The school has plenty of resources to help parents adjust to this new way of learning, separate from what the student learns. Parents need to know what is expected of them as a parent and what is expected of the student. Since the student does not have a constant structure like a traditional school, the parent takes on that structural role. The best way to translate that structure to the home is for the parent to get prepared.
School preparation involves going school supply shopping. While online learning may require some things that students in a traditional school may not need and vice versa, certain items are still needed. Going school supply shopping also shows your child that this school should be taken as seriously as any schooling and still requires much of the same things.
Another step in school preparation is ensuring that the student’s workspace is ready for them. This could include checking internet connection or cleaning out a space just for learning.
Upholding a Routine
As a parent, it’s your responsibility to keep up with your child’s schedule. While you want your child to be independent enough to keep their routine themselves, sometimes it’s just not working. Particularly at the beginning when the child is still trying to figure out virtual schooling in its entirety. Once the routine begins to slip, you need to take the reins and keep the student on schedule.
In some cases, the student may see you slacking on keeping up the routine, making it seem like that’s fine for the student to do as well. You should be helping to keep up with the routine and being a guide to show that the routine should always be upheld.
A routine is not just about waking up and starting school. The routine that you encourage should also have breaks. Just because the student is comfortably at home doesn’t mean they can go the whole school day without any breaks. Just like in a traditional school, there should be lunch breaks and recess periods, removing the student from the workspace for a portion of time to encourage productivity and eliminate the possibility of boredom.
Administration and Monitoring
Since the parent is housing their child’s school, the parent must handle all administrative tasks. These tasks start with taking attendance. It’s your responsibility to keep up with the student’s attendance and communicate its importance to them. In addition, it’s your responsibility to make sure all paperwork is done and submitted to the virtual school. Some of this responsibility may fall to the student, but certain things are wholly up to you to handle.
Virtual school parents are the student’s only source for monitoring. A virtual teacher can only monitor so much, not being physically there with the student. The parent needs to know when to step in and take a step back and monitor from afar. You can speak with the student’s teacher if you’re unsure what the best way to monitor is.
The level of monitoring also depends on a few things, specifically the age of the student. For younger students, the parent must monitor more closely as they are unable to keep focused themselves. For older students, monitoring may only be a matter of making sure the student is sitting at the computer. No matter how independent the student becomes with online learning, the parent should still continuously be monitoring to ensure the student is getting the most out of their virtual learning experience.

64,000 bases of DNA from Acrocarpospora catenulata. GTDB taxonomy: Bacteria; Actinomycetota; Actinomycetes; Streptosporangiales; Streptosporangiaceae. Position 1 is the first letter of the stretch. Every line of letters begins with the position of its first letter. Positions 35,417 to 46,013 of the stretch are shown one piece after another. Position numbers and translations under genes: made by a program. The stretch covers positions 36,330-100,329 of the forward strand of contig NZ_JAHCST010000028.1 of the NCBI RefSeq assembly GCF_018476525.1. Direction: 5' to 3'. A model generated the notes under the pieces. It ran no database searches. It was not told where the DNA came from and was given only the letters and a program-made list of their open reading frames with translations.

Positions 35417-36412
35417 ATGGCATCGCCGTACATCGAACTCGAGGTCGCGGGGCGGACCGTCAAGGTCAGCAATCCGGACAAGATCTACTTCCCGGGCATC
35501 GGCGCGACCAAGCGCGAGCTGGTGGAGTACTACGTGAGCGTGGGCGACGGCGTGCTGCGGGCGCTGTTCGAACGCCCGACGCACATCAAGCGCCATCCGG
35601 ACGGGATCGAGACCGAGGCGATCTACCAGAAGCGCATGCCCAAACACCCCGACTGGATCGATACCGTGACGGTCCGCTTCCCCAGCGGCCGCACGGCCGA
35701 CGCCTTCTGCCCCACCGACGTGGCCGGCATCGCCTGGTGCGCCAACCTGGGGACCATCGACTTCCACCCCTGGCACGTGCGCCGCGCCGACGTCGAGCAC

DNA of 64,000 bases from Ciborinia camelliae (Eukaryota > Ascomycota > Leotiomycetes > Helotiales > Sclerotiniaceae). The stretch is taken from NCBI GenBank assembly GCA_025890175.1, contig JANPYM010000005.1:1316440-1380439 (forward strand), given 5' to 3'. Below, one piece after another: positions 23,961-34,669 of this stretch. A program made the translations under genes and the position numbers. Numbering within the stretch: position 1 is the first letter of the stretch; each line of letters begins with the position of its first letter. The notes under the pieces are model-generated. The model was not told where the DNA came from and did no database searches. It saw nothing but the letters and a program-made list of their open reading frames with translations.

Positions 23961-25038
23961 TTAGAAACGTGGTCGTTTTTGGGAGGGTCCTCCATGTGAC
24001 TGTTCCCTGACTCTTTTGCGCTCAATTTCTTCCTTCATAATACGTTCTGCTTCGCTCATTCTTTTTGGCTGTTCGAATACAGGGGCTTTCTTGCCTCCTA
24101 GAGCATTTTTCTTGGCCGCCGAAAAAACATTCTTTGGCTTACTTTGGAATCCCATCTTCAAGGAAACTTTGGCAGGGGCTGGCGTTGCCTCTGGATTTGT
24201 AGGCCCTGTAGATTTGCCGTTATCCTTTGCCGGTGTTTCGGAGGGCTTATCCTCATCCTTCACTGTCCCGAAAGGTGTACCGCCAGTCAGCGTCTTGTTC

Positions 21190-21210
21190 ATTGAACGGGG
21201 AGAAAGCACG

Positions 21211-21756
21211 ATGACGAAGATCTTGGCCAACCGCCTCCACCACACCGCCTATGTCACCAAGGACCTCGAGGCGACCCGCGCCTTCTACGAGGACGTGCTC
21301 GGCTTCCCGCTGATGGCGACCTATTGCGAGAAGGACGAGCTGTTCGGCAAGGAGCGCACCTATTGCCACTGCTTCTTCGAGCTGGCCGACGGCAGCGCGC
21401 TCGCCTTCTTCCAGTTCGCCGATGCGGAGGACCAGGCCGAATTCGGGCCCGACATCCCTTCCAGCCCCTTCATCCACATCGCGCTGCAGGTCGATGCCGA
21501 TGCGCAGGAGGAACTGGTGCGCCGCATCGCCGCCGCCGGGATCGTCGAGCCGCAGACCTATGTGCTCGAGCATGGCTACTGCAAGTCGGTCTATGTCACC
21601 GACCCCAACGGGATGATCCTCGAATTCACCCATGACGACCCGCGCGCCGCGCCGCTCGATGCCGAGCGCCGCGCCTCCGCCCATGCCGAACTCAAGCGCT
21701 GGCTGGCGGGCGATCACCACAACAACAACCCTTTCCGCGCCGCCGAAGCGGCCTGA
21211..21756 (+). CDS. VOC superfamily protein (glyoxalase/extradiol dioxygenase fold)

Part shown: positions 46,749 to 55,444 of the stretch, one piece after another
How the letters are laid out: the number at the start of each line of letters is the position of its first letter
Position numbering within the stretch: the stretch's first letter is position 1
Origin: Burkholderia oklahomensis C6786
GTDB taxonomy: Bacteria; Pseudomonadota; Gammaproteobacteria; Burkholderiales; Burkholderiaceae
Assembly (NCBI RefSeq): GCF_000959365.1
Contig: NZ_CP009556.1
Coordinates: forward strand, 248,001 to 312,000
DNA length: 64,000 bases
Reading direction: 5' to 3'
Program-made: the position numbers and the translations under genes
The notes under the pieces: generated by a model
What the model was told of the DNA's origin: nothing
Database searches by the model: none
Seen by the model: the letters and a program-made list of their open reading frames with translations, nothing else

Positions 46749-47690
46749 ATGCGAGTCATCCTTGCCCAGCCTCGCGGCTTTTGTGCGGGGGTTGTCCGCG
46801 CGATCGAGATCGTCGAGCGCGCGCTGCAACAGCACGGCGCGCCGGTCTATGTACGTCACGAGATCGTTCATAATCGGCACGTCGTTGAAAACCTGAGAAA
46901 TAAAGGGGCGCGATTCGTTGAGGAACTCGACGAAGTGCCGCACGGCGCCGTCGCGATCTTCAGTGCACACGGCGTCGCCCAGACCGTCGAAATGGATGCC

Encouragement and Motivation
The parent’s role of encouragement and motivator is one of the most critical roles the parent must undertake when their child starts virtual schooling. The parent becomes the cheerleader, the principal, and the peer altogether. While it’s important to keep up with these roles, you also need to realize boundaries.
Be the cheerleader and cheer the student on when they struggle with a topic. Be the principal when the student needs to be more structured. Be the peer when they are feeling isolated while online learning. But don’t be overbearing and become a point of pressure on the student.
Always encourage the student to get involved in social activities outside the home, whether joining a sports team or volunteering on the weekend. Socialization is of utmost importance as a child is growing up. Since they lose the socialization built into a traditional school system, it motivates them to get involved elsewhere. Help them to recognize that this is an important part of their development.
Be a Support System
Whether it’s just you or an entire family at home, your role as the support system is crucial. Being a support system for the student goes beyond encouraging them daily to do the best they can. Being the support system involves understanding what works for the student and reading the signs when the student is stressed and struggling mentally.
Since parents don’t usually meet their student’s virtual school teacher in person, they may not feel there needs to be much communication between them. This is not the case. For those students who are older and in higher levels of education, parents can be more hands-off. For younger students, there should always be a clear line of communication between the teacher and parent.
Ask the teacher for a virtual meeting if they don’t offer a parent orientation. Use the time to ask any questions you may have. One question you can ask is what the teacher expects of you as the parent at home. Good communication will encourage a partnership that will only benefit the student.